What have we done? We’ve turned our backs on IT. We’ve let our best people become little more than maintenance technicians.
We’ve let insecurity sweet-talk us into in-house hardware and software solutions that are out-of-date and inelegant. It’s time we were honest about our IT problem. Let’s start in government server rooms.
Everything is expensive here, CapEx business model and all. We invested tax dollars in IT systems that slow us down; that keep us divided; that can’t keep up with the rapid advances of cloud technology; and the constant fixes ensure we never stop spending.
Our data is held hostage by brick and mortar; difficult to access or share with other agencies who need it. And when something breaks down in this server room, the organisation shuts down. Brought to its knees when the resident technology experts leave the building.
There is no innovation here. No standardisation across other agencies. When employees crave relief, they whip out their smartphones and join their preferred public cloud.
At this ministry, in this server room, everything is blocked. Everything is slow. Just ask any employee who doesn’t work in IT.
It doesn’t have to be this way.
In a sector known for soul-crushing bureaucracy, cloud computing can bring about a significant paradigm shift. State enterprise iGovTT has rightly been leading the effort to consolidate server footprints but much more can be achieved with cloud and virtualisation infrastructure and a renewed commitment to e-Government. Especially with a cloud service that lets you build hybrid solutions using both private cloud and your own datacenter. First, consider the cost of inaction.
Cloud computing reduces costs
Cloud technology moves government from a capital expenditure model to an operational expenditure model, paring down spending on legacy information technology systems and replacing that with a system where you pay for ICT the way you pay for electricity. This reduces the cost of IT to individual ministries and agencies already strained for cash.
In the U.S. and elsewhere, government agencies have embraced shared IT services for just this reason: to improve efficiencies and the provision of services to citizens. Apart from the cost savings, shared IT also breaks down silos that cripple inter-agency collaboration, ushering in unprecedented levels of cooperation.
It’s not just a government problem. All over the private sector we need to hit the reset button on corporate IT.
Too many businesses have been slow to enable location independence for employees. Given traffic and myriad issues affecting workforce productivity in Trinidad and Tobago, C-suite executives should pursue transformational technologies that allow their people to work from anywhere, at any time, even from their own devices, without compromising security.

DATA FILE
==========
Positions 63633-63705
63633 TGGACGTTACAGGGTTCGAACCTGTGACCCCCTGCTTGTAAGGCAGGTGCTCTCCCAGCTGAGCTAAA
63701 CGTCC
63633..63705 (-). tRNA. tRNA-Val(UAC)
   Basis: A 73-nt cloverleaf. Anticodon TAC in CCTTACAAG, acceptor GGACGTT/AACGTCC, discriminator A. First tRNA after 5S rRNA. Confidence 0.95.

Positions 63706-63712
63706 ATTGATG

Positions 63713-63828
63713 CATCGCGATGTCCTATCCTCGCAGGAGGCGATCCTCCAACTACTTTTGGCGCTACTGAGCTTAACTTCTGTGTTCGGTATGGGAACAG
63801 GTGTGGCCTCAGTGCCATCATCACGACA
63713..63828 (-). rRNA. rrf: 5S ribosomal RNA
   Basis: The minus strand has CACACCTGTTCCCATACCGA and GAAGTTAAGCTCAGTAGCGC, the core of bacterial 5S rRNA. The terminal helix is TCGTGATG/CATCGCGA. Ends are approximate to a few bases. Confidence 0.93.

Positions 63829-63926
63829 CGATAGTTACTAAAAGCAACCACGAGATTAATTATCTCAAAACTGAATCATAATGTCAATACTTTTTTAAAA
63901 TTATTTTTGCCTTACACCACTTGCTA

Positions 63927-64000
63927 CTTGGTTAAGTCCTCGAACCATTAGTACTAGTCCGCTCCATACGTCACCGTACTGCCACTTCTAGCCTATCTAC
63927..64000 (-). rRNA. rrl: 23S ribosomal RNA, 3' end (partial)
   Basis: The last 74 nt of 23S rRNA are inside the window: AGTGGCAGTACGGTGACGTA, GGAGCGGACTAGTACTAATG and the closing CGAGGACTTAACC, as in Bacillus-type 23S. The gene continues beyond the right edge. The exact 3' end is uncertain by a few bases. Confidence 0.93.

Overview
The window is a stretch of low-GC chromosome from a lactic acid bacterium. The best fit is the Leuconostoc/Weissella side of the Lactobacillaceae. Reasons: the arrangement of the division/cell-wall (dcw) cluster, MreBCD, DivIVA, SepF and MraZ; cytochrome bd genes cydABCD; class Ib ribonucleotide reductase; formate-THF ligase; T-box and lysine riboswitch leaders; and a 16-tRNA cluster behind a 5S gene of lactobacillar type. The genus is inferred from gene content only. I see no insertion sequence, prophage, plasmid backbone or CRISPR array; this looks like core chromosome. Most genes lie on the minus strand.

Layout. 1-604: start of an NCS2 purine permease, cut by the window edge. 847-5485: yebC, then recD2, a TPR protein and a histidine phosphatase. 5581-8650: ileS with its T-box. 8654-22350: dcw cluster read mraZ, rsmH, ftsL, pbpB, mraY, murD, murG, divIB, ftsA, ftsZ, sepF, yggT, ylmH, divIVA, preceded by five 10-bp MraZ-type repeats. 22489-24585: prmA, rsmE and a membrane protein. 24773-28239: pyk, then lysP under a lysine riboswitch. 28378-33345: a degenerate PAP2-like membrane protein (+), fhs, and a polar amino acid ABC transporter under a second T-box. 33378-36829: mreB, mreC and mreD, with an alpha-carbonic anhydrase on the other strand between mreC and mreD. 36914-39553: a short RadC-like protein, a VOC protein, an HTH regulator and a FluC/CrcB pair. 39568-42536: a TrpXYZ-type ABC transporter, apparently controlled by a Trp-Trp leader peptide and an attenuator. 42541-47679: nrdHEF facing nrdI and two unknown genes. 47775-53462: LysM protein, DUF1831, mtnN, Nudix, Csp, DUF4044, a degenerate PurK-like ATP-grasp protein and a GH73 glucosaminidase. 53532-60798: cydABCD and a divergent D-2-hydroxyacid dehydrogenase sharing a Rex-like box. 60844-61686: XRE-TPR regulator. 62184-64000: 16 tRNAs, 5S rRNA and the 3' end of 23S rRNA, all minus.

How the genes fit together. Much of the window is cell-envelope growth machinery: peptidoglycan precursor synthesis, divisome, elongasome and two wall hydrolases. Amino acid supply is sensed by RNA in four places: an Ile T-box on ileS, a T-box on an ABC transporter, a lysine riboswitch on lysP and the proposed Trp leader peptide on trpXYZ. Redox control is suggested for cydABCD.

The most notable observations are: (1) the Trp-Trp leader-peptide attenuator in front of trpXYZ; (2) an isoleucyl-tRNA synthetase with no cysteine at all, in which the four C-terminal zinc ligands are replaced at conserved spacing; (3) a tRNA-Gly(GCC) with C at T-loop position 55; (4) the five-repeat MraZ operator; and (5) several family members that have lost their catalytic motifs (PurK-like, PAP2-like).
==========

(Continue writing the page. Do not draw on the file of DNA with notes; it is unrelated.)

This will lower costs and improve employee morale by making work enjoyable again. Younger employees born into a hyper-connected world will naturally be frustrated not being able to use ICT with the freedom they are used to. Might this be the cause of high turnover?
This switch to a culture of workshifting — people completing tasks on time and within budget from anywhere — has the potential for more gains as real estate and other costs plummet. There’s more:
Cloud as driver of innovation
This is where the cloud shines. As a catalyst for innovation, whether you’re in government or the private sector.
Finance Minister’s Larry Howai’s announcement in his 2014 Budget presentation of a TT$50 million innovation fund is welcome news. But money by itself does not drive innovation — empowering people with the right tools does.
Are we serious about improving our score on the competitiveness index? It’s time we embraced the cloud. The cloud is a backdrop for our ideas. The spark needed for higher productivity and skills development, moving us from technology consumers to technology creators. And these changes must happen in private businesses as well as the public sector. Or our competitiveness score will not budge.
Major surveys find that leading companies experience massive breakthroughs in innovation as their cloud adoption increases.
In this environment, our IT people will function in entirely new roles. As brokers of the kind of private and public cloud services provided by Teleios, not glorified maintenance techs.
When government as a platform shows up, I expect a whole suite of apps and services, never before considered, to show up with it. The laptop programme comes to mind. Prone to hardware and software faults that require exorbitant sums for repair, this programme would benefit from a fully virtualised cloud solution, with 24/7 access for the thousands of secondary students who will use its assignments, class labs and SBAs every day.
When the enterprise leverages the possibilities inherent in cloud, big companies will be as agile as startups, delivering new services to customers faster. Of course, there is potentially more success here for small businesses, which have less difficulty dismantling bad IT culture or avoiding it altogether.
Agile startups. Big business doing innovative things and moving fast. And government that works better. There are clear implications here for economic development and inward foreign direct investment.
It’s transformational stuff, and by no means easy. But first, let’s resolve to dealing with that elephant.